Credit Check in Switzerland

As part of the loan application, lenders check the applicant’s creditworthiness. For this purpose, various business-relevant data are gathered about him, in order to determine a credit score based on this. So-called credit bureaus play an important role in the provision of data. 


Who is Agree Bank?

credit loan

Agree Bank is a cooperatively structured company based in St. Gallen. The services offered by Agree Bank include business information and debt collection services. The company operates internationally with national companies in 23 European countries and provides more than 20 million information annually.

Agree Bank has data on over 160,000 companies in Europe. In Switzerland, the data pool contains information on all companies in the commercial register and on 15,000 companies not registered there. In addition, there is information on approximately 6 million Swiss private individuals.


What are the effects of Agree Bank information?

credit check

Lenders want to assess their credit risk – the likelihood of a loan default. In order to be able to assess this probability, so-called creditworthiness scores are determined, which are made up of a variety of factors, such as income or family situation. The number of loans already in progress and payment behavior in the past also play an important role. Depending on the grade, credit decisions are positive or negative.

Much of this information is provided by credit bureaus such as Agree Bank to lending companies. The data stored there thus have a direct influence on the receipt and / or the conditions of a loan. It is therefore in the interest of every prospective customer that the information stored at credit bureaus is as positive as possible.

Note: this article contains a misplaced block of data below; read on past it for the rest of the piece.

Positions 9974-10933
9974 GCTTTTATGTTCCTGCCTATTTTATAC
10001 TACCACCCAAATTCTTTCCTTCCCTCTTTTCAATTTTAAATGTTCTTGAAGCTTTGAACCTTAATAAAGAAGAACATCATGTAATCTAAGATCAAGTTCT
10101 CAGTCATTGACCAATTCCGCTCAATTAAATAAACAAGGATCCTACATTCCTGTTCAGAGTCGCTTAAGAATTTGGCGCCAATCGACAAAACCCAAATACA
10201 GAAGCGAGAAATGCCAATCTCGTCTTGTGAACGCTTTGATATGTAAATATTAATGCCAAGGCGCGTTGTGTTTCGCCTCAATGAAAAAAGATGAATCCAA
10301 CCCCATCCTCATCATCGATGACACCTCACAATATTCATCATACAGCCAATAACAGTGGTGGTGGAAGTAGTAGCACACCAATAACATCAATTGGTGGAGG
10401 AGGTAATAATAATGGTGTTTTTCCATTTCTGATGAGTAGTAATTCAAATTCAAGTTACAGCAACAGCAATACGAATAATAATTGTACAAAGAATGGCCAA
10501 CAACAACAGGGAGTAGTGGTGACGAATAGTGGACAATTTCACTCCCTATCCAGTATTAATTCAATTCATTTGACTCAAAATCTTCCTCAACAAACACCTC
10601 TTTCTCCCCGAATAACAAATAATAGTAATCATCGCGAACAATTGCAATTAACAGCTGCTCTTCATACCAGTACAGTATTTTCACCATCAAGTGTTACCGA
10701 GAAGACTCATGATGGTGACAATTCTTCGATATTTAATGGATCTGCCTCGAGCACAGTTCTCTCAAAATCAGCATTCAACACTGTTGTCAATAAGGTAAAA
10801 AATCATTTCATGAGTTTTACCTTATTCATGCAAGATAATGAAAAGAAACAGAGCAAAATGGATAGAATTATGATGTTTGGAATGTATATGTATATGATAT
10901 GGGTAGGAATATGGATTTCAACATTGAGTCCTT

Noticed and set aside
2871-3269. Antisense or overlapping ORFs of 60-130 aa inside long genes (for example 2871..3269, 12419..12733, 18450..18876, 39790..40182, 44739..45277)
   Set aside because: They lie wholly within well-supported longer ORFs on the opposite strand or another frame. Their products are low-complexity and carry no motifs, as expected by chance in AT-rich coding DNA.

But how do you know which data is stored? So-called self-disclosure can be requested for this purpose. This gives an overview of the entries currently stored in the databases and helps you to get an idea of ​​your own creditworthiness and thus the credit opportunities in advance. According to Article 8 of the Federal Data Protection Act, credit bureaus are obliged to provide them free of charge on request.

If negative information is found, it is advisable to first check it for correctness. Because it can happen that outdated data has not been removed. In this case, their deletion should be requested.
If there is further negative information, such as open invoices or payment reminders, this should be paid in order to remove these entries. This prevents information from credit agencies from having an adverse effect on the credit decision.

You can find out what else you can do to increase the chance of a positive loan decision here: How can I increase my chances of getting a loan?

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